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Professor Makoto Fujita awarded 2018 Wolf Prize in Chemistry

University of Tokyo Graduate School of Engineering Professor Makoto Fujita awarded prestigious international prize for his research

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Graduate School of Engineering / Faculty of Engineering
2018/02/16

© 2018 The University of Tokyo.

Professor Makoto Fujita
© 2018 The University of Tokyo.

The 2018 Wolf Prize in Chemistry has been awarded to Professor Makoto Fujita, professor in the Department of Applied Chemistry at the University of Tokyo, for his research on metal-guided synthesis and "for conceiving metal-directed assembly principles leading to large highly porous complexes." The prize is shared with Professor Omar Yaghi of the University of California, Berkeley, for his research "pioneering reticular chemistry via metal-organic frameworks and covalent organic framework."

The Wolf Foundation awards the Wolf Prize annually to outstanding researchers in the fields of agriculture, chemistry, mathematics, medicine, and physics, and rotates annually among architecture, music, painting, and sculpture. Since 1978, 329 laureates have been selected from leading researchers in each field who have also made contributions to humanity and friendly relations between peoples.

"It was a great surprise to be selected as a 2018 Wolf Prize Laureate. We are still in the very early stages of our research, so there is still so much more to discover," says Fujita.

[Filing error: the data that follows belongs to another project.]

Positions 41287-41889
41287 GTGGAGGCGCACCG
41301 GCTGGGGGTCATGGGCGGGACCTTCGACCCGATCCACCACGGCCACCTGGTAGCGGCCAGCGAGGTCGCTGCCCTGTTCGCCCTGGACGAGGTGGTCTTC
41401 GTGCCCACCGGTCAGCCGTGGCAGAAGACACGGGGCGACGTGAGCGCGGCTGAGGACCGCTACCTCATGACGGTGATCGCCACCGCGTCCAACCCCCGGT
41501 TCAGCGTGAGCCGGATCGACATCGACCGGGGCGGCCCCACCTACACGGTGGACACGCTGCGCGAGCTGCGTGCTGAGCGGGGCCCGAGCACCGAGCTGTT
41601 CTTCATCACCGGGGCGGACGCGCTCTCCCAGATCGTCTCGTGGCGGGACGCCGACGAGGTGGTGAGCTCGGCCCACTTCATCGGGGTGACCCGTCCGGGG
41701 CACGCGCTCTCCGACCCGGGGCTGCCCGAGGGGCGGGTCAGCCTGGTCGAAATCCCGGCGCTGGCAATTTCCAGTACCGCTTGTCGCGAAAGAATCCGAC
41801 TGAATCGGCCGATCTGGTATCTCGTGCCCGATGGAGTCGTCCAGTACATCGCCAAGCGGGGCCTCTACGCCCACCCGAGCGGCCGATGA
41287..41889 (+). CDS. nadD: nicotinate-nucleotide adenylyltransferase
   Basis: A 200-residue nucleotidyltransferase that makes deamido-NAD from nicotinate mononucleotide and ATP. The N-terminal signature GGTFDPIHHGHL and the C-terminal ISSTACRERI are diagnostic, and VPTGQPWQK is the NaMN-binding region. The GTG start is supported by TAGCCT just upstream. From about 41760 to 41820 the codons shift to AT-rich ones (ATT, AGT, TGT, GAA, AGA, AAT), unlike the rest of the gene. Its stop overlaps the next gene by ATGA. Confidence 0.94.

Fujita received his PhD in engineering from the Tokyo Institute of Technology in 1987. After an appointment as professor at Nagoya University in 1999, he joined the University of Tokyo in 2002.

Much of chemistry is devoted to creating molecules by forming strong covalent bonds between atoms. Supramolecular chemistry, in contrast, examines the interactions between molecules to create novel molecules. Fujita introduced the concept of "metal-guided synthesis"or "metal-directed self-assembly" to supramolecular chemistry, creating building blocks from transition metal groups and organic molecules that self-assemble into large, stable cyclic and three-dimensional structures. The 3D structures created by this method form a regular "cage" that can be used as "containers" for other molecules. One revolutionary application of these structures is to capture other molecules within those spaces, aligned in the same orientation, allowing the use of standard X-ray crystallography to determine structures without the need to obtain a crystallized sample.

His research has been recognized with multiple awards including the Arthur C. Cope Scholar Award from the American Chemical Society, the Izatt-Christensen Award in Macrocyclic and Supramolecular Chemistry, the International Society for Nanoscale Science, Computation, and Engineering (ISNSCE) Award, the Fred Basolo Medal for Outstanding Research in Inorganic Chemistry from Northwestern University, and the Nagoya Silver Medal.

The 2018 laureates were announced on February 12, 2018, at a special event in Jerusalem, Israel. The nine laureates will be awarded their prizes by the president of Israel at a ceremony in Jerusalem at the end of May 2018.

Links

Graduate School of Engineering

Department of Applied Chemistry, Graduate School of Engineering

Fujita Laboratory, Department of Applied Chemistry, Graduate School of Engineering

Wolf Foundation

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